NOT FOR PUBLICATION WITHOUT THE APPROVAL OF THE APPELLATE DIVISION This opinion shall not "constitute precedent or be binding upon any court ." Although it is posted on the internet, this opinion is binding only on the parties in the case and its use in other cases is limited. R. 1:36-3. SUPERIOR COURT OF NEW JERSEY APPELLATE DIVISION DOCKET NO. A-3172-19 ROBERT SMALL, Appellant, v. NEW JERSEY DEPARTMENT OF CORRECTIONS, Respondent. __________________________ Submitted April 12, 2021 – Decided May 6, 2021 Before Judges Messano and Suter. On appeal from the New Jersey Department of Corrections. Robert Small, appellant pro se. Gurbir S. Grewal, Attorney General, attorney for respondent (Jane C. Schuster, Assistant Attorney General, of counsel; Christopher C. Josephson, Deputy Attorney General, on the brief). PER CURIAM Following our remand, petitioner Robert Small, an inmate at South Woods State Prison (SWSP), appeals the November 25, 2019 final agency decision by the Department of Corrections (Department), denying his claim for reimbursement for lost, damaged or destroyed property. We affirm. I. On June 28, 2018, petitioner submitted an "Inmate Claim for Lost, Damaged or Destroyed Personal Property" form, seeking reimbursement for a pair of sneakers, a few items of clothing and two books. The claim totaled $114.32. Petitioner alleged he recently purchased the items at the commissary and would provide the receipts when he could copy them. He alleged his property was taken after he was transferred to detention. The claim did not list witnesses. Petitioner indicated this was a follow-up claim from March 21, 2018, because his earlier one was not answered. On July 7, 2018, petitioner submitted a second claim. This one requested reimbursement of $816.64 for a word processor, storage bins and a JP-5 tablet, claiming these were damaged by a second shift corrections officer when he searched petitioner's cell on July 7, 2018. Petitioner listed two witnesses: Abdul Fraser and "Jay." The claim stated petitioner purchased the word processor from a business in Trenton. The storage bins were purchased A-3172-19 2 at the prison. The JP-5 tablet was purchased from the "J-pay system." His claim form stated he had an inventory sheet to verify purchase of the two storage bins and a receipt for the word processor. Petitioner indicated he would send copies of these when he made them. The claims were investigated. In a memorandum dated August 1, 2018, the investigating sergeant recommended denial of both claims. Citing the SWSP Handbook, the memorandum provided that an inmate "shall be responsible for his own personal property and shall keep personal property at his or her own risk." The investigating sergeant recommended denial of the claims because petitioner "failed to demonstrate that this institution was negligent in the handling or storage of his property." Petitioner al so failed to prove ownership or possession of the property because he did not submit supporting documentation as required by the Handbook. The memorandum stated that "[i]nmates retain personal property at their own risk." Any unsecured property was at risk and did not "constitute negligence on custody's part." On August 14, 2018, the prison's administrator denied petitioner's claims for reimbursement, finding that petitioner "failed to demonstrate that [SWSP] was negligent in the handling or storing of your property." Petitioner also did A-3172-19 3 not document ownership of the items as required by the Handbook. The Administrator found petitioner's claims had "no merit." Petitioner appealed the final decision. The Department filed a motion requesting a remand so that the claims could be reinvestigated. On November 27, 2019, we remanded the case, directing completion of the investigation within ninety days. We did not retain jurisdiction. Small v. Dep't of Corr., No. A-0292-18 (App. Div. Nov. 27, 2019). SWSP reinvestigated the claims. Abdul Frazier, the person named by petitioner as the witness to the alleged vandalism on July 7, provided a statement that he did not recall the incident. The other witness could not be identified because petitioner identified him only by a nickname and cell number. The officer accused of damaging petitioner's property, provided a statement that petitioner's property was not damaged when he searched the cell for contraband. Petitioner was interviewed. He provided a typewritten statement that listed the items for which he sought reimbursement and stated there were receipts or inventory sheets to support these claims. He did not provide these with his statement. A-3172-19 4 On April 1, 2020, petitioner requested that we reopen his appeal, advising there was "inaction" by the Department on his claims for reimbursement. The appeal was reopened under a new docket number. Petitioner appeals the November 25, 2019 final agency decision. He raises the following arguments: POINT I. The Final Administrative Decision is a standard response to all Inmates' Property Claim Forms, and is completely outdated, unrealistic, and is utterly irrelevant to this matter. POINT II. The defendants in this matter failed to conduct a meaningful investigation to verify that Mr. Small was authorized to possess, and in fact owned, the items in question, as required by N.J.A.C. 10A:2- 6.1(b). POINT III. The defendants failed miserably to comply with N.J.A.C. 10A:2-6.1(b), which was erected to safeguard prisoners' Due Process Right[s]. POINT IV. The Due Process Clause of the Fourteenth Amendment protects a prisoner's life, liberty, and property. The failure to comply with N.J.A.C. 10A:2- 6.1(b) violates Mr. Small's Fourteenth Amendment Right[s]. II. Our review of an administrative agency's final decision is limited. Kadonsky v. Lee,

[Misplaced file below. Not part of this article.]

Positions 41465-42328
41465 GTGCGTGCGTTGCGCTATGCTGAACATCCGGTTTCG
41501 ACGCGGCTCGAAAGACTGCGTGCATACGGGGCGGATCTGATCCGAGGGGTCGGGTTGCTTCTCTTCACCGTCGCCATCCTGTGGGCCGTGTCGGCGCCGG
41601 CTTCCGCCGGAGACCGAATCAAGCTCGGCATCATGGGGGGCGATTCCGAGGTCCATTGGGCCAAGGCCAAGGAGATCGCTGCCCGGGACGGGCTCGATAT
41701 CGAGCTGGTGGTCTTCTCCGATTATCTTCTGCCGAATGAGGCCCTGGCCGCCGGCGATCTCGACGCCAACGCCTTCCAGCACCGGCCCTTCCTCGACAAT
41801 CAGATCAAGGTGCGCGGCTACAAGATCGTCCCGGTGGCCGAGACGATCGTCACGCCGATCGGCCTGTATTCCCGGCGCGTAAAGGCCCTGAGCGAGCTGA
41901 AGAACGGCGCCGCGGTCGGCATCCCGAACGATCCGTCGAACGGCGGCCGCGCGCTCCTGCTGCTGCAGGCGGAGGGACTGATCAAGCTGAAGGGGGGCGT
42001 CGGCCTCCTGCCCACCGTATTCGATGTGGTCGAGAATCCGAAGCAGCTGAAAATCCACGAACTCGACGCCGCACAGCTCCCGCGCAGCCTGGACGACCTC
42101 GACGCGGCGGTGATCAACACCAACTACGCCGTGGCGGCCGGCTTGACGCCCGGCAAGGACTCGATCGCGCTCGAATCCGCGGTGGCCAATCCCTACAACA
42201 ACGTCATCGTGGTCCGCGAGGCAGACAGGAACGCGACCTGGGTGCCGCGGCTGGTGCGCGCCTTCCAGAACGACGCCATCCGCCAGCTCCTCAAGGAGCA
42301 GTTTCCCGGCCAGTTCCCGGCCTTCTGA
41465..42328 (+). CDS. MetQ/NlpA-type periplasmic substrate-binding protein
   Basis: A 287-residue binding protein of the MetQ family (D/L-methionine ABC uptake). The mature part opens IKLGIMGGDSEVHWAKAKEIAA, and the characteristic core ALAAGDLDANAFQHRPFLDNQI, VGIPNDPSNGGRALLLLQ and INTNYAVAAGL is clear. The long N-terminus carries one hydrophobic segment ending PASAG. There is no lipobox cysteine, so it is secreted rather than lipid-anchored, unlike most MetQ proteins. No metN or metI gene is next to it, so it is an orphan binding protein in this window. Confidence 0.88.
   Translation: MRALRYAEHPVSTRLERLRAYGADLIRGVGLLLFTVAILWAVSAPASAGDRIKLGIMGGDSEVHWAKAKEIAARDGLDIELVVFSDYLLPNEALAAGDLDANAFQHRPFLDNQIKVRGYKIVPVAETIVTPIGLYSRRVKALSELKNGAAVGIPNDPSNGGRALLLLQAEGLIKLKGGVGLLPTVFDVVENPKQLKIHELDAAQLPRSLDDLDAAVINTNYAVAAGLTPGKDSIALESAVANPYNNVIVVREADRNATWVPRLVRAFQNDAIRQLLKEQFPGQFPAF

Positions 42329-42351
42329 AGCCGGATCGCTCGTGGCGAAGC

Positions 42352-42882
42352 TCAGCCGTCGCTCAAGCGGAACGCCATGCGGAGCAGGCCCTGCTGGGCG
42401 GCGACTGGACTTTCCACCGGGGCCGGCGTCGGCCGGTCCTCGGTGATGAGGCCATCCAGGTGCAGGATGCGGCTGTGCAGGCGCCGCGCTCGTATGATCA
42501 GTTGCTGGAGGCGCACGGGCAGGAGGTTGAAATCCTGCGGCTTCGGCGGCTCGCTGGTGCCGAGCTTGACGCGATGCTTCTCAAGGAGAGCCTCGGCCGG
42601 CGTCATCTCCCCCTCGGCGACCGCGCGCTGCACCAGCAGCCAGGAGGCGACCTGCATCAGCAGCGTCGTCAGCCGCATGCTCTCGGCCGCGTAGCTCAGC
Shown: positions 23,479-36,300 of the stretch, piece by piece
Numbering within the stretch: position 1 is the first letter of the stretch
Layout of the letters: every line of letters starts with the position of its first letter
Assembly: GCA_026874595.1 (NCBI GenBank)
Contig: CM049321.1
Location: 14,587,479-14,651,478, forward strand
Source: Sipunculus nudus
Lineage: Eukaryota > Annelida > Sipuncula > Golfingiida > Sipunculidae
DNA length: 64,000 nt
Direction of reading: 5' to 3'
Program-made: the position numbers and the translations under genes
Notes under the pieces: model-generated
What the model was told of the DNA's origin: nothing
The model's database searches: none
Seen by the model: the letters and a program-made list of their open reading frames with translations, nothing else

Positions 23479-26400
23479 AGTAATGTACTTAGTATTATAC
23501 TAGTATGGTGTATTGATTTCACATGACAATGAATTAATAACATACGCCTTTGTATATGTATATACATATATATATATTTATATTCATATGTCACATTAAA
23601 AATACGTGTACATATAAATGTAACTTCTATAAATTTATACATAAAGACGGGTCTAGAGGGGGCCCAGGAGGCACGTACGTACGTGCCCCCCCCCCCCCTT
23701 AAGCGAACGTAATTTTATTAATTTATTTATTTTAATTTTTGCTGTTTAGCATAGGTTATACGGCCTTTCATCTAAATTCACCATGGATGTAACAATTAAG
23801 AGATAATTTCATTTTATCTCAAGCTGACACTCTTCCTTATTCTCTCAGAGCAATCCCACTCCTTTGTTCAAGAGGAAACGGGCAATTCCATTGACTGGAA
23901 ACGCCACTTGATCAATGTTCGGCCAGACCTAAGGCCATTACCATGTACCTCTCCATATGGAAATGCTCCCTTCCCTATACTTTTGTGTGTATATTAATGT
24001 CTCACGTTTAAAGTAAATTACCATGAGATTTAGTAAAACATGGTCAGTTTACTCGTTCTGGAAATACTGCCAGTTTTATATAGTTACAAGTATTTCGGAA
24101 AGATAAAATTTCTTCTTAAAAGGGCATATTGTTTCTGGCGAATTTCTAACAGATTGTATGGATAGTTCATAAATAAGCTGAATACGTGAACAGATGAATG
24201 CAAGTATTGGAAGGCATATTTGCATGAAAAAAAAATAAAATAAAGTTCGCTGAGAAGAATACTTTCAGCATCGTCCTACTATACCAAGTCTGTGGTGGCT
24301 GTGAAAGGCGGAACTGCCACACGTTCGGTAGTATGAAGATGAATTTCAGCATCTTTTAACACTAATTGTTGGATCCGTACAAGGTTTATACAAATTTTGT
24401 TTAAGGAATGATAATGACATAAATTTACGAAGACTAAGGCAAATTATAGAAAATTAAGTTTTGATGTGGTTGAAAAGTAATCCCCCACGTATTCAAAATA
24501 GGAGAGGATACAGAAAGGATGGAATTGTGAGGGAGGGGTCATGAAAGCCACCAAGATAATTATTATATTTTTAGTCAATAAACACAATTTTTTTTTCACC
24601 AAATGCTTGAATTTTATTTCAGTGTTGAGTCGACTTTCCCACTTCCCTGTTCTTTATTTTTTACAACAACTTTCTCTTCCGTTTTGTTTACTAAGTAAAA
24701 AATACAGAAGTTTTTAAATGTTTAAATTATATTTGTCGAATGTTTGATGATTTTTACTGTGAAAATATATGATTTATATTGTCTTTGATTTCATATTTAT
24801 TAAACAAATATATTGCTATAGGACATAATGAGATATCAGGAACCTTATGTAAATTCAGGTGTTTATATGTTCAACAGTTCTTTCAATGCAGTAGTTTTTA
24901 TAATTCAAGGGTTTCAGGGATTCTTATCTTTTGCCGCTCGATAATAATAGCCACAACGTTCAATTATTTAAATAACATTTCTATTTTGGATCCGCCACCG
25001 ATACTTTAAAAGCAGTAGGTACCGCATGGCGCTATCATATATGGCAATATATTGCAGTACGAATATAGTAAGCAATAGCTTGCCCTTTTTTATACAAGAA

, 201-02 (App. Div. 2017) (citing In re Stallworth,